My assistant professionals gain leadership experience through our junior golf program. Each year one of our assistant professionals is given the responsibility of junior golf coordinator. This gives these individuals the opportunity to coordinate and lead all junior golf activities. This begins over the winter as they set up the junior golf calendar, meeting with the junior golf committee. The assistant then leads the junior/parent kickoff meeting, they schedule all staff for the clinics including myself, conduct all junior golf/junior parent tournaments and are the emcee of the closing banquet and awards ceremony. This is a position that staff members always look forward to because it allows them to truly be the lead.

Formal training begins in March when all staff members receive manuals that outline our staff meeting dates for the year, a golf shop and outside operations policy manual, recommended reading materials, a summary of all staff members job descriptions and a tournament responsibility break down. We work through this information in the first couple staff meetings to ensure we are all on the same page. We also use mentoring or shadowing for new hires and interns.

I do rotate job responsibilities each year to make sure we are training well rounded golf professionals. When I worked for Craig Harmon he was a big advocate of the rotating responsibilities and a three year and out philosophy. He wanted to make sure his staff was well prepared when a job opportunity presented itself.

How can assistant professionals become better leaders and how can we become better managers?

I think assistant professionals have more opportunities to become better managers within their normal roles and responsibilities. For example, the staff member in charge of scheduling is truly learning to manage. It is their job to interact with the other staff members and navigate the mine field of balancing personal requests and professional responsibilities. I also think the job of tournament coordinator allows each person to sharpen their skills as a manager. These individuals must be organized to the smallest detail to ensure the event goes off smoothly. Many times these professionals are delegating responsibilities and then following up to make sure they have been completed.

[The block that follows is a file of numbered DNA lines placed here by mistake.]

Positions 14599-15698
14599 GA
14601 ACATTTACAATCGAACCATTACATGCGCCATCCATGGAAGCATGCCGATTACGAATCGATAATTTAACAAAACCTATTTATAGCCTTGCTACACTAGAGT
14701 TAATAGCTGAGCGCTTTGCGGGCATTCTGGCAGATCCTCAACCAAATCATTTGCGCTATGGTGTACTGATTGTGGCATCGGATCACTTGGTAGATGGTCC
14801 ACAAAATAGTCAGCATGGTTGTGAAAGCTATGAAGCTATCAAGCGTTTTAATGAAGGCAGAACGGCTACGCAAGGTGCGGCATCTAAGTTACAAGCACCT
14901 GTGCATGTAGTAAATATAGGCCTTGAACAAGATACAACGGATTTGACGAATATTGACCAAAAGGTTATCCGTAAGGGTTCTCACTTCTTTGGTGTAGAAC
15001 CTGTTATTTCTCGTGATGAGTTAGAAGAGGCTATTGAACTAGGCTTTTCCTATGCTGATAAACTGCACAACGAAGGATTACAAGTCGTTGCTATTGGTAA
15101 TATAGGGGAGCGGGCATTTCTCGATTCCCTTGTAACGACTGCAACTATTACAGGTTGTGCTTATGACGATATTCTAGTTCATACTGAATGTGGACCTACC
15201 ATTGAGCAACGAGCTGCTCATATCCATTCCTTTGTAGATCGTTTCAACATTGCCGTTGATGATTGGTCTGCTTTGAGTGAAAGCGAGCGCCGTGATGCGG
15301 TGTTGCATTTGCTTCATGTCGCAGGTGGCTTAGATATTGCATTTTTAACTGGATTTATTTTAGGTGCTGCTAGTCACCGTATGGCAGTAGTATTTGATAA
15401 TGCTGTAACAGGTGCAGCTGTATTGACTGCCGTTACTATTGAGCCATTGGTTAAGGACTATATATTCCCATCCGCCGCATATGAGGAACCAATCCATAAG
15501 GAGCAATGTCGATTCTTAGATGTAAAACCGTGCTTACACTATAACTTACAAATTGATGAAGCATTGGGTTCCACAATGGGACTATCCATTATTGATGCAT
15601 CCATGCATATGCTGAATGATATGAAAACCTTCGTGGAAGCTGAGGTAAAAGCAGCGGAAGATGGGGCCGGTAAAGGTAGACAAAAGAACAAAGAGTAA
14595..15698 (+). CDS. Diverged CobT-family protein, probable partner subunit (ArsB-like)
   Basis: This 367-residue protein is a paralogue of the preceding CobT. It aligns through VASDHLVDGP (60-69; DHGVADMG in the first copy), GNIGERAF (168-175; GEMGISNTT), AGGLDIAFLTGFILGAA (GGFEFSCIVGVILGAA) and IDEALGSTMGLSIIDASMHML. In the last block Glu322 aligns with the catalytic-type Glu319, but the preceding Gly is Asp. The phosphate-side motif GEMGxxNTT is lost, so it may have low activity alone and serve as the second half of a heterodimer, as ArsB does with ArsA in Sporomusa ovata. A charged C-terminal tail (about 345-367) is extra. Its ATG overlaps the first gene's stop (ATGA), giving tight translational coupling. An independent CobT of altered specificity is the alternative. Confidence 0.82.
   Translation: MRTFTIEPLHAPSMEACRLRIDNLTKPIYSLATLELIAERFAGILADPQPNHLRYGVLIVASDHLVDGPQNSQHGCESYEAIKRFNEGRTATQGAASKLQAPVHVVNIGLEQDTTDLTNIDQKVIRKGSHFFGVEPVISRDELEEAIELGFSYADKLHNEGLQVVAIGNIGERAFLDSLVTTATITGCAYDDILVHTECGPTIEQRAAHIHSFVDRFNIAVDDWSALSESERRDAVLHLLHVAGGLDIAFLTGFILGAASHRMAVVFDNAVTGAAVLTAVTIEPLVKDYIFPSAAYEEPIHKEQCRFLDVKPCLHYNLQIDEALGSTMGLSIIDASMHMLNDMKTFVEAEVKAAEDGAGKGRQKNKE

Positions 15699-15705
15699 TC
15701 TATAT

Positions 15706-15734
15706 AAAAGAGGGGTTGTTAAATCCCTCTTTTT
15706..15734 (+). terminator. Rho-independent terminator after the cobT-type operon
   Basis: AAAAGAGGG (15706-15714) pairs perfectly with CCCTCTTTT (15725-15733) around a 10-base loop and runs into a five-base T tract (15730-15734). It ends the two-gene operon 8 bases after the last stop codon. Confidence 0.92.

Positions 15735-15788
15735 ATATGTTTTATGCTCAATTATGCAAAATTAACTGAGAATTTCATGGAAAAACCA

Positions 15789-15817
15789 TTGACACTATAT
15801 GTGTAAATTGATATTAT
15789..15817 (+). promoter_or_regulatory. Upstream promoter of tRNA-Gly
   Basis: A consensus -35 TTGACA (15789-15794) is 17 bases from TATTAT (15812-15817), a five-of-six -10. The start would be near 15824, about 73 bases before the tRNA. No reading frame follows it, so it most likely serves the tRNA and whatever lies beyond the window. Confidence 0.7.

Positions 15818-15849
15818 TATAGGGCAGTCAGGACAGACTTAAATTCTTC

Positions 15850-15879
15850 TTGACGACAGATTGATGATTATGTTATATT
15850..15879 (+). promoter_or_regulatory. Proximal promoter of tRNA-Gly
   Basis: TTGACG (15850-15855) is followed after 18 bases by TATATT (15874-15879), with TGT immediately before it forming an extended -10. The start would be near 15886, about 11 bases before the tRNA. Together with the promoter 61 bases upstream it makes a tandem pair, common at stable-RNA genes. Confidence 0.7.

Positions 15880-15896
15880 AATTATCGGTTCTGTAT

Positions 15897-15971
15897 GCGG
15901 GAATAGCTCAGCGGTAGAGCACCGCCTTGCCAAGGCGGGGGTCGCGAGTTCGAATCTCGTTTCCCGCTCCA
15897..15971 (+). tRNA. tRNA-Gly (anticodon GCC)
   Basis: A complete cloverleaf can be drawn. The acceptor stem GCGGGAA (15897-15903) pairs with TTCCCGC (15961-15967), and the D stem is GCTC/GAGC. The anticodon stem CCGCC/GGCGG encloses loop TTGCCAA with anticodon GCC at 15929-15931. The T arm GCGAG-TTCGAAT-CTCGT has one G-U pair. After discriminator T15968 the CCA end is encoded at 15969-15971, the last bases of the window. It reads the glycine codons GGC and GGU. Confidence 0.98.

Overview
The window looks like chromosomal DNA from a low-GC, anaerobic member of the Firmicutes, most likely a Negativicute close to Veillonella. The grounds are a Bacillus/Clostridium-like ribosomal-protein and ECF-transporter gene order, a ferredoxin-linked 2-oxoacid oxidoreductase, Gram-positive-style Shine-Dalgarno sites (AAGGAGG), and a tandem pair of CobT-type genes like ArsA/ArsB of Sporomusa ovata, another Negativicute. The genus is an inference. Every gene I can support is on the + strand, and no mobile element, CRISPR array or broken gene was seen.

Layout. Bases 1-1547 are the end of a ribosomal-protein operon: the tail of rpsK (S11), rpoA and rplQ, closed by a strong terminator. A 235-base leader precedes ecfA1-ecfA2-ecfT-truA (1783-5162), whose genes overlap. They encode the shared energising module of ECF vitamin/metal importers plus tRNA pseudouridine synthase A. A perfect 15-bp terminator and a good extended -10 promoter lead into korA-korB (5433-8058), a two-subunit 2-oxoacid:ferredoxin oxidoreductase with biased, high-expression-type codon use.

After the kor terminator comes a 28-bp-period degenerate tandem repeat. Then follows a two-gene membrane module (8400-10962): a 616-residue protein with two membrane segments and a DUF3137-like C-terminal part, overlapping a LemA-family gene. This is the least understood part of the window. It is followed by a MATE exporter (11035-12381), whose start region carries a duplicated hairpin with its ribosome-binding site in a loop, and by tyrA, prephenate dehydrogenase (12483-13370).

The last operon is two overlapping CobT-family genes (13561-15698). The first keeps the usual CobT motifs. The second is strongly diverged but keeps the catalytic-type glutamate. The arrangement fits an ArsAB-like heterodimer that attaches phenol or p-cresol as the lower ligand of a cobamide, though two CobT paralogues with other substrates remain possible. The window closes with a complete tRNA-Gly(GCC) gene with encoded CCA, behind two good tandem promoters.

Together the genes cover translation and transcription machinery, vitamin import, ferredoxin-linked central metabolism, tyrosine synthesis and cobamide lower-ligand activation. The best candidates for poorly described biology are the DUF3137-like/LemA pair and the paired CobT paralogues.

With respect to leadership, can you think back to your previous bosses and current mentors and tell us what they did/do that set them apart? What did/do you learn from them?

I moved through my apprenticeship with a very businesslike approach. I knew the strengths of each of the professionals that I went to work for. I sought out and was fortunate to work for national award winners in merchandising, teaching, professional of the year and Bill Strausbaugh winner. I believe to be successful at the highest level you don't necessarily have to be first in any one category but if you are in the top 3% or 4% in teaching, playing, merchandising and administration you will be successful in the high end private club business. The quest to improve and educate should never stop. I continually seek advice from former employers and peers. I truly enjoy spending time watching the Butch Harmon's and Jim McLean's of the world teach. I think this is something that has diminished over the years. I spent countless days and weeks traveling and watching the best professionals teach and I think that has paid huge dividends over my career.